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Childhood Brachial Plexus Neuropathy

Childhood Brachial Plexus Neuropathy Abstract Sir.—We enjoyed reading the recent paper by Charles and Jayam-Trouth regarding brachial plexus neuropathy (BPN) in childhood (Journal 134:299-300, 1980). We also have had experience with this disorder and agree that an infectious cause seems likely, particularly in patients with CSF pleocytosis. However, we disagree with the authors' conclusions that childhood BPN has a uniformly excellent prognosis. We recently reported on two children with BPN and one of them, a girl with onset at age 1 year, has had no functional improvement over a two-year follow-up period.1 The child's left arm remains completely useless and extensive atrophy has occurred. We are also concerned about the authors' case 3, who has shown little improvement of limb weakness in the interim between the six-month and one-year examinations. Childhood BPN seems to be an uncommon disorder, and despite occasional case reports in the literature the extent of our knowledge remains limited. References 1. Bale JF Jr, Thompson JA, Petajan JH, et al: Childhood brachial plexus neuropathy . J Pediatr 95:741-742, 1979.Crossref 2. Tsairis P, Dyck PJ, Mulder DW: Natural history of brachial plexus neuorpathy . Arch Neurol 27:109-117, 1972.Crossref http://www.deepdyve.com/assets/images/DeepDyve-Logo-lg.png American Journal of Diseases of Children American Medical Association

Childhood Brachial Plexus Neuropathy

Abstract

Abstract Sir.—We enjoyed reading the recent paper by Charles and Jayam-Trouth regarding brachial plexus neuropathy (BPN) in childhood (Journal 134:299-300, 1980). We also have had experience with this disorder and agree that an infectious cause seems likely, particularly in patients with CSF pleocytosis. However, we disagree with the authors' conclusions that childhood BPN has a uniformly excellent prognosis. We recently reported on two children with BPN and one of them, a girl...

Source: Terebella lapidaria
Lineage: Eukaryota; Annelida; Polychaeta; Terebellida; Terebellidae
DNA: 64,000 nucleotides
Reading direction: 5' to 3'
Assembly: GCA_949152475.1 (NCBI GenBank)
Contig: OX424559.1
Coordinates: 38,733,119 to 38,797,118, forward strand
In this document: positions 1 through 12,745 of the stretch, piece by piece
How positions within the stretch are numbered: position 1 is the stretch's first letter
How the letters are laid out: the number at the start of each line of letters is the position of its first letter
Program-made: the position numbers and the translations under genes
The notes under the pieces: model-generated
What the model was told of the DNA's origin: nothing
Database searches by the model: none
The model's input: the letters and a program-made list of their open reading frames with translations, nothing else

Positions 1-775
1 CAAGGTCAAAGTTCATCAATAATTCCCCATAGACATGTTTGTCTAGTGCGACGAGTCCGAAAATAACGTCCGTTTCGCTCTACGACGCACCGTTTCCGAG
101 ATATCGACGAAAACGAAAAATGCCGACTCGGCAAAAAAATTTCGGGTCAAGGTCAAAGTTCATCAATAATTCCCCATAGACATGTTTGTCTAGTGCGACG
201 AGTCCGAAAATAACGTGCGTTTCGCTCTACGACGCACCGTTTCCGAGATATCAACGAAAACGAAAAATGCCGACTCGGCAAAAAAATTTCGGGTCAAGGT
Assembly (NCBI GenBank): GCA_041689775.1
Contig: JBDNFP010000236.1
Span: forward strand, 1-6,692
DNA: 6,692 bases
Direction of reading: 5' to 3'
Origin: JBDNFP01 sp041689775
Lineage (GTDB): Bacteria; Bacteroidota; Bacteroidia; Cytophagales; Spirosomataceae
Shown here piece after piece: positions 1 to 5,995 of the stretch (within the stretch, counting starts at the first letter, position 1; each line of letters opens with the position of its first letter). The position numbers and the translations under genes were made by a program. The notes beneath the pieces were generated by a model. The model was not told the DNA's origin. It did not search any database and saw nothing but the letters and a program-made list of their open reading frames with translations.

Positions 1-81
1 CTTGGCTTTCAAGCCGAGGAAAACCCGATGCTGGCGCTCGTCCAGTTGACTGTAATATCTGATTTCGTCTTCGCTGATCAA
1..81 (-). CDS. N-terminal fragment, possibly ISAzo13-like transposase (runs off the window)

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Publisher
American Medical Association
Copyright
Copyright © 1980 American Medical Association. All Rights Reserved.
ISSN
0002-922X
DOI
10.1001/archpedi.1980.02130210079029
Publisher site
See Article on Publisher Site

Abstract

Abstract Sir.—We enjoyed reading the recent paper by Charles and Jayam-Trouth regarding brachial plexus neuropathy (BPN) in childhood (Journal 134:299-300, 1980). We also have had experience with this disorder and agree that an infectious cause seems likely, particularly in patients with CSF pleocytosis. However, we disagree with the authors' conclusions that childhood BPN has a uniformly excellent prognosis. We recently reported on two children with BPN and one of them, a girl with onset at age 1 year, has had no functional improvement over a two-year follow-up period.1 The child's left arm remains completely useless and extensive atrophy has occurred. We are also concerned about the authors' case 3, who has shown little improvement of limb weakness in the interim between the six-month and one-year examinations. Childhood BPN seems to be an uncommon disorder, and despite occasional case reports in the literature the extent of our knowledge remains limited. References 1. Bale JF Jr, Thompson JA, Petajan JH, et al: Childhood brachial plexus neuropathy . J Pediatr 95:741-742, 1979.Crossref 2. Tsairis P, Dyck PJ, Mulder DW: Natural history of brachial plexus neuorpathy . Arch Neurol 27:109-117, 1972.Crossref

Journal

American Journal of Diseases of ChildrenAmerican Medical Association

Published: Sep 1, 1980

References

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